Dan Robinson Ford was born on the 25th of December 1978 .He has been creating art for nearly twenty five years. A Leeds born artist who's time consuming artworks have found homes throughout the globe. Over the last two decades He has assisted and contributed with a number of prominent open art exhibitions, directed the once highly regarded London road art gallery and successfully created a number of pop up/ temporary open art studios. His work has been exhibited by numerous highly reputable independent art galleries spanning the UK. Dan would describe himself as an obsessive painter with a huge appetite and appreciation for all forms of art.

My journey into art initially started out as somewhat of a staggered one. As a youngster I was constantly drawing, sketching or doodling(defacing school exercise books). Moving forward into my teens, I abandoned this lifelong obsession for a short period and trained / qualified as an apprentice panel beater.
But it wasn't long before I was juggling evening courses in Art and Design with my ill-fated career choice. Shortly following this with a one year diploma in Design at Jacob Kramer.
By the time I’d completed these, my enthusiasm for Art superseded everything and after completing a Fine Art degree at Leeds University, I was completely hooked on applying paint to canvas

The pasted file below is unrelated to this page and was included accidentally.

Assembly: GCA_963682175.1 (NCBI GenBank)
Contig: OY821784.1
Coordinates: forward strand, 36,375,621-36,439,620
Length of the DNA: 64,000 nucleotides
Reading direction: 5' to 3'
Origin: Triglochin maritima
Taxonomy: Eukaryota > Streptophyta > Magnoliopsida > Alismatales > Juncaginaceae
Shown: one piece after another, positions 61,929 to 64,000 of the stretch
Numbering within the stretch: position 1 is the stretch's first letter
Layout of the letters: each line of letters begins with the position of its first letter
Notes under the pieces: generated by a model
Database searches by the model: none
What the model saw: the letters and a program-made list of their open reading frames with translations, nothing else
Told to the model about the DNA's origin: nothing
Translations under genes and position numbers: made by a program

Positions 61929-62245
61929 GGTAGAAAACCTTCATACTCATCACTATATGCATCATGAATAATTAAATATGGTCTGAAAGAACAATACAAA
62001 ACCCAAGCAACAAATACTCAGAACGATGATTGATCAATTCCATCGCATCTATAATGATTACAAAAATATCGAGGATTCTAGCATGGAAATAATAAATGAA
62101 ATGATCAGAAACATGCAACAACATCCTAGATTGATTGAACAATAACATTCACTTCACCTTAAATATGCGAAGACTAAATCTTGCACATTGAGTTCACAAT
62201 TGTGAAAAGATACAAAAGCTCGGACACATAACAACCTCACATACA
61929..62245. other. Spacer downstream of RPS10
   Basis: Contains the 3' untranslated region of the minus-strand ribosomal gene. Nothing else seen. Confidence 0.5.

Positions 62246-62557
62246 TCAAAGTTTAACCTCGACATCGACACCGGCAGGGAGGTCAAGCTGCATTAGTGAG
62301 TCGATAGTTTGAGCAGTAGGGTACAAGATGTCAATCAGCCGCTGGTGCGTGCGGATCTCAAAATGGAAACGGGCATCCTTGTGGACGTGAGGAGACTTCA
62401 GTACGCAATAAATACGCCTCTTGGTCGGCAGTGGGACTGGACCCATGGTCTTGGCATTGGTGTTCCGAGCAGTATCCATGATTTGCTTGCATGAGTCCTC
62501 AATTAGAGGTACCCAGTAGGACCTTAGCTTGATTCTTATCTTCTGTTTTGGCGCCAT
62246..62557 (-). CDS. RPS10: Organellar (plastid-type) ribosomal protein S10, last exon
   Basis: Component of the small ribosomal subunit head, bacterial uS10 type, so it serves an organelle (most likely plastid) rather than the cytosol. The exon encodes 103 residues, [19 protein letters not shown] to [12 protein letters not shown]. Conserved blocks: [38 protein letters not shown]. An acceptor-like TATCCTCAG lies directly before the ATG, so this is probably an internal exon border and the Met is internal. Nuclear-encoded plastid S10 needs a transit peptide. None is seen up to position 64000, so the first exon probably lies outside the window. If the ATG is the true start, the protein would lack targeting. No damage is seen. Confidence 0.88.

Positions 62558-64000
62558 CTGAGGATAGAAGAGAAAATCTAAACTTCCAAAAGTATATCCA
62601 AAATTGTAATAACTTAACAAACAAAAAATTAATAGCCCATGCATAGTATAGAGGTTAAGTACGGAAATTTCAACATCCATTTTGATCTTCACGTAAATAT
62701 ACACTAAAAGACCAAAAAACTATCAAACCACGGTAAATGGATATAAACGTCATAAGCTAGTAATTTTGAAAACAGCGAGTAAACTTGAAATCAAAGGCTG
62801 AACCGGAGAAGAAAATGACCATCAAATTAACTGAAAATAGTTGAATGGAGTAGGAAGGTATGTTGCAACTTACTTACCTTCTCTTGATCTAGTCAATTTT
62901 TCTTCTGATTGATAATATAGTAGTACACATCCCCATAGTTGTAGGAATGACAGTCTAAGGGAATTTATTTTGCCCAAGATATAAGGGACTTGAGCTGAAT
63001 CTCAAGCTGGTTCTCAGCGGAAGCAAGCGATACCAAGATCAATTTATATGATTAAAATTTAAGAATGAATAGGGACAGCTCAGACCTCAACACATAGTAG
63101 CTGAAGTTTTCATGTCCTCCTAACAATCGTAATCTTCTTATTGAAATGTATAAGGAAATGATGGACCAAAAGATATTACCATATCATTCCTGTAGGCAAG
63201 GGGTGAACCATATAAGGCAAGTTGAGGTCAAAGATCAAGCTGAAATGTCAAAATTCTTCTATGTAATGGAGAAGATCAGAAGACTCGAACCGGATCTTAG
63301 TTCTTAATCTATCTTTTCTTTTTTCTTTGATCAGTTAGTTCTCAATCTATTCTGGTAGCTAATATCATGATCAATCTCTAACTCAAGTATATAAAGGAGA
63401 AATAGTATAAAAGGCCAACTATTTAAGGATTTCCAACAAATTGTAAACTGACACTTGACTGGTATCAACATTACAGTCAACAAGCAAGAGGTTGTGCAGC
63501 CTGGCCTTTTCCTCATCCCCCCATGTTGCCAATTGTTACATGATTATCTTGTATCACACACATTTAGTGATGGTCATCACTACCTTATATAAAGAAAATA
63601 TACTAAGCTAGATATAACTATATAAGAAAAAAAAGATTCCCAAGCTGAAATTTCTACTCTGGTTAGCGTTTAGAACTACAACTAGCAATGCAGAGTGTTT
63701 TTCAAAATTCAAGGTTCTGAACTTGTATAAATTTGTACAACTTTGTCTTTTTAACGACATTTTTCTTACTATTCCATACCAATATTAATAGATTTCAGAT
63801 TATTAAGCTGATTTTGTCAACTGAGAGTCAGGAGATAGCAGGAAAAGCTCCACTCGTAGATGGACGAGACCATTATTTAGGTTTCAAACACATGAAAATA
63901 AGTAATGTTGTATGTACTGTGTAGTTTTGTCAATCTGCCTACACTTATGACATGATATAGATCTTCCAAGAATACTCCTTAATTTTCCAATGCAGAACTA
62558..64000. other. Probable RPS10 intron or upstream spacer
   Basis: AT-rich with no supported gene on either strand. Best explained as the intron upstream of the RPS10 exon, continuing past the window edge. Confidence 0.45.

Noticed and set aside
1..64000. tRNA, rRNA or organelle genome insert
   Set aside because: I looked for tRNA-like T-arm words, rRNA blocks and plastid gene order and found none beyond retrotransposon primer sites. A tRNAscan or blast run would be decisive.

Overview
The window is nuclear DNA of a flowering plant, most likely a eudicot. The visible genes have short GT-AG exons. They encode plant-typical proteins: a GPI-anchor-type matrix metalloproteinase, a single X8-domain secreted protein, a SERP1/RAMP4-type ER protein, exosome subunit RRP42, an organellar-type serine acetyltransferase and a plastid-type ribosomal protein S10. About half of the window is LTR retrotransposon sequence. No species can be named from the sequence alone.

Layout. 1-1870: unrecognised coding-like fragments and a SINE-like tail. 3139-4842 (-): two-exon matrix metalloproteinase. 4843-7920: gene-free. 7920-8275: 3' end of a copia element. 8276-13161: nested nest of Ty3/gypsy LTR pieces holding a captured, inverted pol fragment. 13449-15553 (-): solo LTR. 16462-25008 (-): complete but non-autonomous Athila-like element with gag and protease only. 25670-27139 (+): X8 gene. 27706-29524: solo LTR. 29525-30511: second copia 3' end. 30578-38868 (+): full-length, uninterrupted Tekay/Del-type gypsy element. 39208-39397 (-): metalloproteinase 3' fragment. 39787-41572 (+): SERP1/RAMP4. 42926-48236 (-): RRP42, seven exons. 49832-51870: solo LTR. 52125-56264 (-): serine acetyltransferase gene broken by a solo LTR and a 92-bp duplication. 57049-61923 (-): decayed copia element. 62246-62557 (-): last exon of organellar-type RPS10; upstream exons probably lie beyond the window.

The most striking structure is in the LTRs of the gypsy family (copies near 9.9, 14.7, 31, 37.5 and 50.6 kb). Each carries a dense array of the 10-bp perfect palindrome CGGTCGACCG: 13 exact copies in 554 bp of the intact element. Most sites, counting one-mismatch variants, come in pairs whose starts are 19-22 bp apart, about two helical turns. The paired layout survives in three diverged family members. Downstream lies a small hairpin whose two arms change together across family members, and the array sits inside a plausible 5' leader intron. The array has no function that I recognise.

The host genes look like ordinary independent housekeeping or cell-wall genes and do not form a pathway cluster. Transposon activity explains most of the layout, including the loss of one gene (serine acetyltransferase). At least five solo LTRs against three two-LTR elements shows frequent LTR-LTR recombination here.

(As unpopular as it was back then!!).

If I referenced the artists that have influenced me I could ramble on forever. I'm a keen follower of contemporary art in all its creative forms, that said, I do tend to look back for a lot of my inspiration.
It was Hopper's 'Nighthawks' that initially sparked my early interest in art. Damien Hirst's 'Spot' paintings persuaded me to try using a paintbrush. Durer, Vermeer and contemporary artists such as Clive Head, Ed Ruscha and Richard Estes all played their part in influencing me.

I find the simplest way to describe myself is "a painter." Over the years I’ve had many a conversation with fellow artists who will quite often describe how they'd developed a comfort in their technique. For me, it's an ever challenging, constantly evolving process driven by a conflict between my obsession with perceived details and the desire to demonstrate evidential repetitive brush marks. Personally the physicality of applying paint to canvas will always be at the root of what drives me. A deliberate restriction of sorts designed to help focus the narrative.

The simplest way to breakdown my work is to describe them as over lapping story boards.Quite often sparked by simple day to day observations or by casual conversations that people kindly choose to share with me. Second to this, but perhaps more obviously is my fascination with reinterpreting the patinated imperfect beauty of overlooked places or forgotten objects that seem to be endlessly recreated by time itself.